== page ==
That purchase ended up being delayed until April of 2012 as some of the finer print was worked out [delays]. All was well for the Times as they were happy to be relieved of their ownership of the building. They were eager to pack up shop and move on [clearance]. Once the contract was ironed out, the Times transitioned, but the County seemingly hadn’t done their homework to find out how much demolition, clearance, and paving of the lot would cost.
Moving along the timeline to February of 2013, the County approved the demolition and awards the contract for the removal of the asbestos to the tune of $33,850 [story]. Along the way, the demolition bid of $208,300 was awarded and hopefully some of the remnants can be sold on eBay [link]. True story folks.
Recent news has unfolded that Tazewell County Board approved the purchase of the neighboring property and the 3 buildings across the street, which were also for sale and purchased for a combined $305,000 [story].
There has been a failure to recognize why these building need to be saved.
For those counting at home, the tab is up to $814,150 for the acquisition of property, remediation, and demolition. We still have yet to get the numbers on the cost to actually, you know… make it a parking lot or repurpose the buildings. So far, this sounds like an expensive endeavor, one that will not only tear at the seams of the community’s history, cost them in the pocketbooks at the same time, and all the while, fail to make downtown Pekin a pleasurable place and vibrant center again.
It seems that our civic leaders hadn’t been coordinating on the issue that affects both City and County. At the very same time, the City of Pekin was dealing with an issue of their own – what to do with a problematic parking lot? You see, the City owns a parcel of land in very close proximity to the Courthouse, which is at the center of attention. Previously, a fire damaged two buildings on Court Street. When the buildings were demolished in the mid-1980s, the debris from the buildings was allowed to fall into the basements, dirt was placed over it and it was paved. As you might imagine, this was very short-sighted and caused problems further down the road [City To Fix Collapsing Parking Lot].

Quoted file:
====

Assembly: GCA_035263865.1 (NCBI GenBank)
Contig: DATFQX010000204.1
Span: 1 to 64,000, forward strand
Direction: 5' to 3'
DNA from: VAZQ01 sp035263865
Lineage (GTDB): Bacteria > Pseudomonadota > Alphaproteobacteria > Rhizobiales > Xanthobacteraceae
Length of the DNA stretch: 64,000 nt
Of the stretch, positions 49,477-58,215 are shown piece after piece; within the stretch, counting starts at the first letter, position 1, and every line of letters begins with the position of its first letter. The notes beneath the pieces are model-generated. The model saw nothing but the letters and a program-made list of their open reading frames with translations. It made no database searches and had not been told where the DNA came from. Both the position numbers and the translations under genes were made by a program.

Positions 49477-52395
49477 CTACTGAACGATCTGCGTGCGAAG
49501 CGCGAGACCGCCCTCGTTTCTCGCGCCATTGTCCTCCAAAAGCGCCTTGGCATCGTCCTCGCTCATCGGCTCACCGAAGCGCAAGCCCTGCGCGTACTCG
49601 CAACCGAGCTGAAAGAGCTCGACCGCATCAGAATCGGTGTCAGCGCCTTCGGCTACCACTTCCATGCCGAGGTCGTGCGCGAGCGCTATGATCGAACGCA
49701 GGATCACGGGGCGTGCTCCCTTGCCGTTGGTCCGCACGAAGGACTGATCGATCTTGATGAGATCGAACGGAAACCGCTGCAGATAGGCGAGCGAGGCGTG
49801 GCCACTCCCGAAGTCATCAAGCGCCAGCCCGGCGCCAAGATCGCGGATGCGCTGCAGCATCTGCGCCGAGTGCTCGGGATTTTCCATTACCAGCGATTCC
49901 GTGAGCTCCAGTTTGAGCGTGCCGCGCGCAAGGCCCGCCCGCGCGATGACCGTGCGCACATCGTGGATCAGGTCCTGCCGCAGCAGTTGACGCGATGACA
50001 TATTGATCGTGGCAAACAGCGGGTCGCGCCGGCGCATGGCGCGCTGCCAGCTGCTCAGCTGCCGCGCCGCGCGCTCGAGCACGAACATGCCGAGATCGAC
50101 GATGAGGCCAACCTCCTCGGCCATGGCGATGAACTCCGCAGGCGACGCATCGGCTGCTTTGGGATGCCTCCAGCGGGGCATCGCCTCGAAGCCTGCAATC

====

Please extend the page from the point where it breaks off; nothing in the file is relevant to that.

This would have cost $346,355 to fix according to estimates. It would have provided 40 spots that could have been rented out for $25/month, and would have saved $X,XXX,XXX.xx as compared to the running tab that has come with the County’s plan for the Pekin Times Building. Win-win? Nope. The City, short on vision and funds, decided to turn the lot into greenspace for $20k! Come on Erik, you’ve got to be kidding me, right? Nope.
My tone is not only to reflect the financial disbelief, but the complete breakdown of leadership and those who are allowed to make these decisions that affect the entire community. We have engineers, administrators, economic developers, and managers alike to watch over this. And to an extent they do, but the elected officials are the ones who unanimously vote these things through.
Preservation, as the name indicates, can not only save buildings, but it can save money in the bottom-line. It’s not only less waste in a landfill, but less waste of space in a setting like downtown. Pekin has been dealt the same hand as many cities across the country where downtown is no longer the central focus. Subdivisions, strip malls and typical sprawl have gutted the downtown. This has been recognized for a long time, as there was a TIF District created for the central business district.
Tax Increment Financing is meant to be used as a tool to redevelop blighted and under-performing areas. Without going into a full-tilt explanation of how they work (wiki), the goal is to increase property values and capture the increase in taxes to use towards future developments. They have had varying degrees of success across the country.
Specifically to the argument in Pekin, the TIF has been used to improve building facades and interior renovations. You can look down the 200 Block of Court Street to see how a block from the mid-1800’s has been given a new life. The old Elk’s building has been repurposed. Many other properties in the district have seen improvements, and as a result, an increase in property values.
However, with the primary focus of development still being placed on the outskirts of town [Veteran’s Drive], no strategy has ever been put into place to actually have a structured plan of development in the area that needs it the most and serves the most people.